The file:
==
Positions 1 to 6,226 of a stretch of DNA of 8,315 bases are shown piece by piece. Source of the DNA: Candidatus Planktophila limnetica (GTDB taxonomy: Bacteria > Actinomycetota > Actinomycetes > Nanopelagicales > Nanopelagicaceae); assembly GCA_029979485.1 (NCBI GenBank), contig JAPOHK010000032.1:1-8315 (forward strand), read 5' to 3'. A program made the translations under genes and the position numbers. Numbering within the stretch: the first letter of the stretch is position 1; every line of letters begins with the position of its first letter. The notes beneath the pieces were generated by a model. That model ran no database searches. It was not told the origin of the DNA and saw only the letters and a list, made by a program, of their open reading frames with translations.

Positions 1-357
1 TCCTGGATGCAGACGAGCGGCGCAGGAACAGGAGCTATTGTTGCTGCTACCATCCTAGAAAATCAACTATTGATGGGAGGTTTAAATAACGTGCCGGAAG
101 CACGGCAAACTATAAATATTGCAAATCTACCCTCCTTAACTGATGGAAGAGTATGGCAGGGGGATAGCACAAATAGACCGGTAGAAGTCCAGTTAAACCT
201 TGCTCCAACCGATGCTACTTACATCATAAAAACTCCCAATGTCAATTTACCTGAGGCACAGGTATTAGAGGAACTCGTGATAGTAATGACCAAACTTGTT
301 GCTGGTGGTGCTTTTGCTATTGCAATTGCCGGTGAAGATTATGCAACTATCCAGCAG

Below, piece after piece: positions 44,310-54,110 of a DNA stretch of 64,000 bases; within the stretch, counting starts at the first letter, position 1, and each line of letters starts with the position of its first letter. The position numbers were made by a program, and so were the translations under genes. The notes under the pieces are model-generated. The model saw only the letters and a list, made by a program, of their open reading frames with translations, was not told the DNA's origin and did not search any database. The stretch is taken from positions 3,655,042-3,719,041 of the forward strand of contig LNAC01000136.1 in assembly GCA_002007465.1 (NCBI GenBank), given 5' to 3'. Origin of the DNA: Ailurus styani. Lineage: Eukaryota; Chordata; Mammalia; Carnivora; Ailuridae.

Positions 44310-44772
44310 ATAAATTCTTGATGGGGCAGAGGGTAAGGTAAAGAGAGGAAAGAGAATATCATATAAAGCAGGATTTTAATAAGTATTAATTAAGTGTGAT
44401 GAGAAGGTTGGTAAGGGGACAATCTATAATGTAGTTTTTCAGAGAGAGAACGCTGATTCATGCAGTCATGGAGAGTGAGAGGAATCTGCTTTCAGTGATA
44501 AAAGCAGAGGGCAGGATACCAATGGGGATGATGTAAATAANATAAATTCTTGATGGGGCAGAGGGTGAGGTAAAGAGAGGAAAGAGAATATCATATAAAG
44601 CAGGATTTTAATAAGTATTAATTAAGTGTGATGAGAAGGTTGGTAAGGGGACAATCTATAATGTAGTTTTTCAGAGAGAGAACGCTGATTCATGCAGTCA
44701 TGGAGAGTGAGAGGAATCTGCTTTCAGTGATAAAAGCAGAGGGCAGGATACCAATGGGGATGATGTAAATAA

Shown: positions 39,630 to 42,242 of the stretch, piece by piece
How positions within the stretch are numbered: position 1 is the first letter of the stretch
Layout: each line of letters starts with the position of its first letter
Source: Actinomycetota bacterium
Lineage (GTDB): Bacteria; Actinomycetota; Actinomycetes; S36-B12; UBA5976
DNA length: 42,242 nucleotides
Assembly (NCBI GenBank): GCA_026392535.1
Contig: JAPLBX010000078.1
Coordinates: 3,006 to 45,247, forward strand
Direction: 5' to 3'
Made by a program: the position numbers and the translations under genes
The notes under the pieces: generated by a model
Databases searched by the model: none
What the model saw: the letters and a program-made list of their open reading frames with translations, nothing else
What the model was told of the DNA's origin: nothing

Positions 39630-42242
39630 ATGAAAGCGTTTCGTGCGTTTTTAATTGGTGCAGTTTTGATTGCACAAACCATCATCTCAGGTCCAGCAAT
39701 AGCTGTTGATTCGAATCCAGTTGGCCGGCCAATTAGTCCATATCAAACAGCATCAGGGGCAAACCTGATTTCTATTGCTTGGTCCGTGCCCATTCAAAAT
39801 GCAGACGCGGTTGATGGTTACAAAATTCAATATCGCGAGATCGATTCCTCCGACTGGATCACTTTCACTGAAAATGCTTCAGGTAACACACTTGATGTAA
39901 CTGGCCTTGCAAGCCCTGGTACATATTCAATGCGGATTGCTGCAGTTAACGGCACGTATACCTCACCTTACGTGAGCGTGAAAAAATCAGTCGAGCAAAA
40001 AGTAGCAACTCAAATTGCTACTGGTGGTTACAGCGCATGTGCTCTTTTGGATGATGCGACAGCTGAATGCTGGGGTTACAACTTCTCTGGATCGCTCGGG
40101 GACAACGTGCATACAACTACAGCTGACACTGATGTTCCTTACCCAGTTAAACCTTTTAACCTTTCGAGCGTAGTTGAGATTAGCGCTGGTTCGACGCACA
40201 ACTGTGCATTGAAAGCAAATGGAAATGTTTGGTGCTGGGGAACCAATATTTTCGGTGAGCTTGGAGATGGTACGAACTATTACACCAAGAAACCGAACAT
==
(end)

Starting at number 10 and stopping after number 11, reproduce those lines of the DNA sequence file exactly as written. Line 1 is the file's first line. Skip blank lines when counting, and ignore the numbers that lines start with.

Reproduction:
44401 GAGAAGGTTGGTAAGGGGACAATCTATAATGTAGTTTTTCAGAGAGAGAACGCTGATTCATGCAGTCATGGAGAGTGAGAGGAATCTGCTTTCAGTGATA
44501 AAAGCAGAGGGCAGGATACCAATGGGGATGATGTAAATAANATAAATTCTTGATGGGGCAGAGGGTGAGGTAAAGAGAGGAAAGAGAATATCATATAAAG